The important thing is that many Catholics are understandably bewildered at being presented with an entirely new set of beliefs and practices, and it is in this context that one must look at the present crisis in the Church, and the Pope’s threat to excommunicate Archbishop Marcel Lefebvre. Lefebvre is a simple, obstinate, transparently honest man, who in the eternal struggle between authority and conscience has come down heavily on the side of personal conscience. He believes that the new forms of worship in the Church are devoid of spiritual content, and the new teaching is profoundly wrong. Worse than that, he says so, and continues to use the old forms and teach the old doctrines.
This puts Pope Paul in something of a dilemma. If he excommunicates the Archbishop he is announcing that the old teachings were false and the old forms of service, followed by generation after generation of Catholics, were wrong.
It is only in this context that one can understand the archbishop’s position that if the Pope excommunicates what remains of the old Church he will, in fact, be excommunicating himself and declaring himself an Anti-Pope. [Ed. Note: Paul VI evidently recognized this dilemma and so never did excommunicate the Archbishop. It is interesting that Pope John Paul II himself stopped short of excommunicating Archbishop Lefebvre but instead declared that the Archbishop had “excommunicated himself” in 1988, thus avoiding the same dilemma of which Waugh here speaks. MJM]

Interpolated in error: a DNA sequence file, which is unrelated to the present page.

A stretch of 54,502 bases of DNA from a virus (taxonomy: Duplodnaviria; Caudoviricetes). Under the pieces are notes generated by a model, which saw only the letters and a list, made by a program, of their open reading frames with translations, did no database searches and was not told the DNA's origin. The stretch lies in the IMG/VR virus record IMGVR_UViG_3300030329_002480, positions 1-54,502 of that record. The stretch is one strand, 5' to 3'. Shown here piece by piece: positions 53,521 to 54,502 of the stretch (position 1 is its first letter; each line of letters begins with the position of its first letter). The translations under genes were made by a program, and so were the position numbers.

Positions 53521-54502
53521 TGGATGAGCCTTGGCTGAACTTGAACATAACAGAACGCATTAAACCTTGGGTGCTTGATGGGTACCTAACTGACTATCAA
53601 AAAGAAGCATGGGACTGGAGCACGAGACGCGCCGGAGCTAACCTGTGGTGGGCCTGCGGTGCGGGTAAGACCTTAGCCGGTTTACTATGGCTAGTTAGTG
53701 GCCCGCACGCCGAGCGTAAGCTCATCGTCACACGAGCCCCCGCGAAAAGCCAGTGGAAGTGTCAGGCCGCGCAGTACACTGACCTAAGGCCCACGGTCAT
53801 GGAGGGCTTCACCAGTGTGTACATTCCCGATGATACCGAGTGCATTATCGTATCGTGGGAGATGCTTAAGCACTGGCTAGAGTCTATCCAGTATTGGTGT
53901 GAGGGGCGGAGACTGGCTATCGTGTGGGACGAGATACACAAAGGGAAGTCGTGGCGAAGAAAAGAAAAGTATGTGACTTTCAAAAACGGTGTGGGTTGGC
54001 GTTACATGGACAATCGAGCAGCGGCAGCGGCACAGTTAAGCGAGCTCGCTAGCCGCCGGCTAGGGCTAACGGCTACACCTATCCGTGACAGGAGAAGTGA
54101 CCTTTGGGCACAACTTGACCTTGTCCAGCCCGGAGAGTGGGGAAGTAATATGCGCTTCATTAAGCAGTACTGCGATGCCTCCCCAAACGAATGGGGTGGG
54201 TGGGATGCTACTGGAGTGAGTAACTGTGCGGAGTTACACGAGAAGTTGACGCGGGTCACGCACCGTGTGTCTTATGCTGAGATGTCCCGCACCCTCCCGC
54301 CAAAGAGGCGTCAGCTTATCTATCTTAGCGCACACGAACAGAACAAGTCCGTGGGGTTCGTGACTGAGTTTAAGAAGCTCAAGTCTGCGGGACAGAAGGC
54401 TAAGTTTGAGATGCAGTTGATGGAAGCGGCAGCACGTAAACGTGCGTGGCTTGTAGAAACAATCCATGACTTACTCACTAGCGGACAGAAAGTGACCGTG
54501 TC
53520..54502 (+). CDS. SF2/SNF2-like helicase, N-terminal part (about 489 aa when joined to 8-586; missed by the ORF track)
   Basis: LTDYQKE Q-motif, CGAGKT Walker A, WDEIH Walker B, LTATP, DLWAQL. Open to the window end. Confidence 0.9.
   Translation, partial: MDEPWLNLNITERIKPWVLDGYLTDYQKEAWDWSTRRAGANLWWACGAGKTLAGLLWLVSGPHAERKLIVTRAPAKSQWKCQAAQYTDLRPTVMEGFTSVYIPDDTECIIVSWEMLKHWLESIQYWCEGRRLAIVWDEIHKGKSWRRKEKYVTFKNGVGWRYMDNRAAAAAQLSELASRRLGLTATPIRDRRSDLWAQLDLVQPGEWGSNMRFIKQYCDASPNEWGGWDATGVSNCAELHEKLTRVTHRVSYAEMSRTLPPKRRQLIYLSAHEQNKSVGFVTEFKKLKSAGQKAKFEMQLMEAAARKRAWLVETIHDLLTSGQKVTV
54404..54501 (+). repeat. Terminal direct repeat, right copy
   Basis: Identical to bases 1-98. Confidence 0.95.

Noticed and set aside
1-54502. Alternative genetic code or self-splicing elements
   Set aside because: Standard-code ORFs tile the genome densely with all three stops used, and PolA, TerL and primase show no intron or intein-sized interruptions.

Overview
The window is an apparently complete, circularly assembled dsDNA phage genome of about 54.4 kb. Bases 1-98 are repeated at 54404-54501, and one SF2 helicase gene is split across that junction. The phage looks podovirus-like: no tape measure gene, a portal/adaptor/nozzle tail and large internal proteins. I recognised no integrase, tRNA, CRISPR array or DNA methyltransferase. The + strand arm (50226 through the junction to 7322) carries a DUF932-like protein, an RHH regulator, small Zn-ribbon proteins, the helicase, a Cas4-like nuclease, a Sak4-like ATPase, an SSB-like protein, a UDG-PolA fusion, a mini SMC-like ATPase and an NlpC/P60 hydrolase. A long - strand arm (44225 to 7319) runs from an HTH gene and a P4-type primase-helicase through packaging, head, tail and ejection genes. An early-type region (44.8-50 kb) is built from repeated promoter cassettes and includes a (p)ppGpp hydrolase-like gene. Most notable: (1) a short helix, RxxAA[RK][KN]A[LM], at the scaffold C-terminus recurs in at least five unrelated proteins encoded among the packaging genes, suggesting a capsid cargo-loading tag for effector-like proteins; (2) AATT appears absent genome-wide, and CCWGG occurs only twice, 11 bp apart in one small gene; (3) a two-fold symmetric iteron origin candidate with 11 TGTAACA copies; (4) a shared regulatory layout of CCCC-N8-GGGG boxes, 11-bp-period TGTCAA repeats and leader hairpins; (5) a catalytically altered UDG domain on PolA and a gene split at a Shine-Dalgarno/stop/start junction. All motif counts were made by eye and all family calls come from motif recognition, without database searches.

Excommunication, I should explain cuts a person off from the community of the faithful, and in Catholic theology this community includes not only practicing Christians on Earth, but also those in Heaven – in other words those who have made it under the old rules.
Against the Archbishop’s insistence on continuity as an essential characteristic of the Church stands the traditional Catholic teaching on authority and obedience.
It is yet another example of an immovable body meeting an irresistible force.
But if the Pope chooses the collision course, he may leave the Church in the greatest disarray since the Reformation. Let us look at the alternatives before him:
If he says no more, then it seems likely that the Archbishop will eventually die without having consecrated any new bishops. Under those circumstances, his followers will eventually be returned to the Church as one more pressure group inside it which might or might not prevail in the long run.
It will essentially be business as before, with a slightly wider range of choice for practicing Catholics.
If he excommunicates the Archbishop he will effectively be announcing that he has set up a new Church in rivalry to the old one.
Perhaps the new Church will prove to be the wonder product its inventors claim. Time will tell. But I don’t think that many except the most entrenched anti-Catholics can find much to rejoice about in the threat to the world’s oldest and biggest international religion.
The present Papacy has not distinguished itself by the wisdom or far-sightedness of its decisions. While most people of good will hope that Pope Paul will choose the course of moderation, loyal Catholics the world over will be praying that he steps back from the brink of catastrophe.
Auberon is here pictured with
his famous father, Evelyn.
Auberon died in 2001